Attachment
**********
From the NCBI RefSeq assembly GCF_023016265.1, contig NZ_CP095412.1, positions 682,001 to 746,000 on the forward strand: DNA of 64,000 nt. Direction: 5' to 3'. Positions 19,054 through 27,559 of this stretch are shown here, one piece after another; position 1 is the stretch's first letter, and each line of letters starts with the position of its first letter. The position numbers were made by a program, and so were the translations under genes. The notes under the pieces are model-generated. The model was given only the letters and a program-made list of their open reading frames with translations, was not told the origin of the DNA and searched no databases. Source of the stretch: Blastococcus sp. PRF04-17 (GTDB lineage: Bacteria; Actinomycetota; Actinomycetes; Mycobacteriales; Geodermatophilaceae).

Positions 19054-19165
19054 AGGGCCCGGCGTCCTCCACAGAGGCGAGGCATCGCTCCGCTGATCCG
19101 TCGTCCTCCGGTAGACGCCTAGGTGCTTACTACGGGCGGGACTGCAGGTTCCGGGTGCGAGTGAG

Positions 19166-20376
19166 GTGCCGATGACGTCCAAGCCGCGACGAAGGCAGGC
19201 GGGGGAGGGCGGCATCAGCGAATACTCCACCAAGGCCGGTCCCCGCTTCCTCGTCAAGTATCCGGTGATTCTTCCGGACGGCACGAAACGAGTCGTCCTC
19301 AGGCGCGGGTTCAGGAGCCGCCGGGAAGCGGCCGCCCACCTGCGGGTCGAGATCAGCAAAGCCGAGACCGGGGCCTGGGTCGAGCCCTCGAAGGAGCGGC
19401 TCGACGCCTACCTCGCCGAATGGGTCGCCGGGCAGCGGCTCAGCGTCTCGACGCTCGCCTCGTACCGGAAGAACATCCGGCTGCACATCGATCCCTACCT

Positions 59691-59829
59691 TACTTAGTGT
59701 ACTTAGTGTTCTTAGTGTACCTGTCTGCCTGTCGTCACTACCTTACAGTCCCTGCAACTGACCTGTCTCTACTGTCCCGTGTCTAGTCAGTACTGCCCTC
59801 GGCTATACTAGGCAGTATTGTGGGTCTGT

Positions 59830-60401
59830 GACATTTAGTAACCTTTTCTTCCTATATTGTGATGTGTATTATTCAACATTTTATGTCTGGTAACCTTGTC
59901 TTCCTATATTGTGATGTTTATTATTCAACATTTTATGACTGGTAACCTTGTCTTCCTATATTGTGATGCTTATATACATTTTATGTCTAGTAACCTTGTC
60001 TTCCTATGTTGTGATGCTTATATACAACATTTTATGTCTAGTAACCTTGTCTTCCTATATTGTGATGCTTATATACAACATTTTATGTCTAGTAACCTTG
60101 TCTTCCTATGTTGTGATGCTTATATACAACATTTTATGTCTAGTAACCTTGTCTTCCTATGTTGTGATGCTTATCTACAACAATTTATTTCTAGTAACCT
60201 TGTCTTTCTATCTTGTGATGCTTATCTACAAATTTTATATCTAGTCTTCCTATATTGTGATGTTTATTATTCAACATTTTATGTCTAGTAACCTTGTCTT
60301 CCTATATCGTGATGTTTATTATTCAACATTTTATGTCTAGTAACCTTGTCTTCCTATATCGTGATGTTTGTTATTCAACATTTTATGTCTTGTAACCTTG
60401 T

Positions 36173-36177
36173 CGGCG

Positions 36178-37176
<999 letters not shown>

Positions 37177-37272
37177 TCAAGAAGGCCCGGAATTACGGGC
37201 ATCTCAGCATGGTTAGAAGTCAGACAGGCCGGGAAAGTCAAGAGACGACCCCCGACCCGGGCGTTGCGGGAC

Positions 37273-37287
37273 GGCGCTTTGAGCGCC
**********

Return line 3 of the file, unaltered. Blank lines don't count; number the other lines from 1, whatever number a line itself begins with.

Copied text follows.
19054 AGGGCCCGGCGTCCTCCACAGAGGCGAGGCATCGCTCCGCTGATCCG